Greenland Ice Melting Fast

U of Alaska news release:
June 11, 2008

Freshwater runoff from the Greenland Ice Sheet will more than double
by the end of the century

June 11, 2008

The Greenland Ice Sheet is melting faster than previously calculated
according to a scientific paper by University of Alaska Fairbanks
researcher Sebastian H. Mernild published recently in the journal
“Hydrological Processes.”

The study is based on the results of state-of-the-art modeling using
data from the Intergovernmental Panel on Climate Change as well as
satellite images and observations from on the ground in Greenland.

Mernild and his team found that the total amount of Greenland Ice
Sheet freshwater input into the North Atlantic Ocean expected from
2071 to 2100 will be more than double what is currently observed. The
current East Greenland Ice Sheet freshwater flux is 257 km3 per year
from both runoff and iceberg calving. This freshwater flux is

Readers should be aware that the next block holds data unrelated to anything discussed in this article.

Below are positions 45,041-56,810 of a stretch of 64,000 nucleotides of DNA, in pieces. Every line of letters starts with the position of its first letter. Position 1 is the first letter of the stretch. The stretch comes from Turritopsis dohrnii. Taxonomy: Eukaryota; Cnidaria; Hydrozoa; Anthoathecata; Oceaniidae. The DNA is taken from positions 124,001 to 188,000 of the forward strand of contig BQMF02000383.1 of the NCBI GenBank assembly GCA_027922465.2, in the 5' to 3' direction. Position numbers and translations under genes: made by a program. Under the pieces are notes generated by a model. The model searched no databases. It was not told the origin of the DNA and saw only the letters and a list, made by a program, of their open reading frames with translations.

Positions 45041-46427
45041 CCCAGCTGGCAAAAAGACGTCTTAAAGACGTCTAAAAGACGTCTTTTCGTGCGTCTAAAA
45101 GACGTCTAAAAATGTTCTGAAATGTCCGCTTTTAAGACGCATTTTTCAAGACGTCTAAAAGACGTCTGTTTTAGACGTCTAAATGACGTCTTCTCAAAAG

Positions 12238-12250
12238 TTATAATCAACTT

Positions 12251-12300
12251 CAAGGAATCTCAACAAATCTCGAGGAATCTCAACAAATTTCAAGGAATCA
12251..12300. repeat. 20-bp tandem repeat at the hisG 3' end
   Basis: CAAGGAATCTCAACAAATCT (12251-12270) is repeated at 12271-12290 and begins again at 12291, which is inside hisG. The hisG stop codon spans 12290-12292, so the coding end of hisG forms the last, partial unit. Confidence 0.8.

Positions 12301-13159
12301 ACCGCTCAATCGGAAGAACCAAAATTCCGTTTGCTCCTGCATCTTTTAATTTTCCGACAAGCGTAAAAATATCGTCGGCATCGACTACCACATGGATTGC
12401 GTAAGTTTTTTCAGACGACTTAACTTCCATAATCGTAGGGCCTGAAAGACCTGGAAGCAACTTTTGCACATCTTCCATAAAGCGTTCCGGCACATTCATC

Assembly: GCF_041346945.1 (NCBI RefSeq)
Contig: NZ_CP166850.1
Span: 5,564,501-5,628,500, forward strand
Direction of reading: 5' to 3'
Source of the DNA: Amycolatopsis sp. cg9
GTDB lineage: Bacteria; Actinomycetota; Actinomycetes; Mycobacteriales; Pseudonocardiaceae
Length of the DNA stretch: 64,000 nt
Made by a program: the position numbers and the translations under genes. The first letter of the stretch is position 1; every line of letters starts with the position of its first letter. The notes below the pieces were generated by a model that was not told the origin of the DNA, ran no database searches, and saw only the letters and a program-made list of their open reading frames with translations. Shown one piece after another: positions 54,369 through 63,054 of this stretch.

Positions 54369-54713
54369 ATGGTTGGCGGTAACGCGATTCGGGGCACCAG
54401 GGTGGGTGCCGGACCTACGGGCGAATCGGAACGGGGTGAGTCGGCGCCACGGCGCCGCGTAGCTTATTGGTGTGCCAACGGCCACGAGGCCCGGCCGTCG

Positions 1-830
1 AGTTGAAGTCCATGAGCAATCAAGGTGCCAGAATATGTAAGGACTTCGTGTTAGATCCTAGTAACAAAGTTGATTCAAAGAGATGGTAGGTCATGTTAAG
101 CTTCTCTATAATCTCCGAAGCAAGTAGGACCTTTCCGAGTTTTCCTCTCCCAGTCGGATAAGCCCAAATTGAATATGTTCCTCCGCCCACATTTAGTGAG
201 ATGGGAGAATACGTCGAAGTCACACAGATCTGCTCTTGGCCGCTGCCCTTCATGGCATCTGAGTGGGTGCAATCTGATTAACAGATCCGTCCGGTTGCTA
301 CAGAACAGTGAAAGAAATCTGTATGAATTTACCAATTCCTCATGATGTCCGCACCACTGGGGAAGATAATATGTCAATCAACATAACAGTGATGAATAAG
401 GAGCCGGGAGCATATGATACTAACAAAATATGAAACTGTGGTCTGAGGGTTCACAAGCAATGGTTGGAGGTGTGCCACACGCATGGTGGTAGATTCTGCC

estimated to reach 456 km3 by 2100.

Mernild’s results further show a change in total East Greenland
freshwater flux from today’s values of 438 km3 per year to 650 km3
per year by 2100. This indicates an increase in global sea level rise
estimates from 1.1 millimeters per year to 1.6 millimeters per year.

“The Greenland Ice Sheet mass balance is changing as a response to
the altered climatic state,” said Mernild. “This is faster than
expected. This affects freshwater runoff input to the North Atlantic
Ocean, and plays an important role in determining the global sea
level rise and global ocean thermohaline circulation.”

See the complete news release at:


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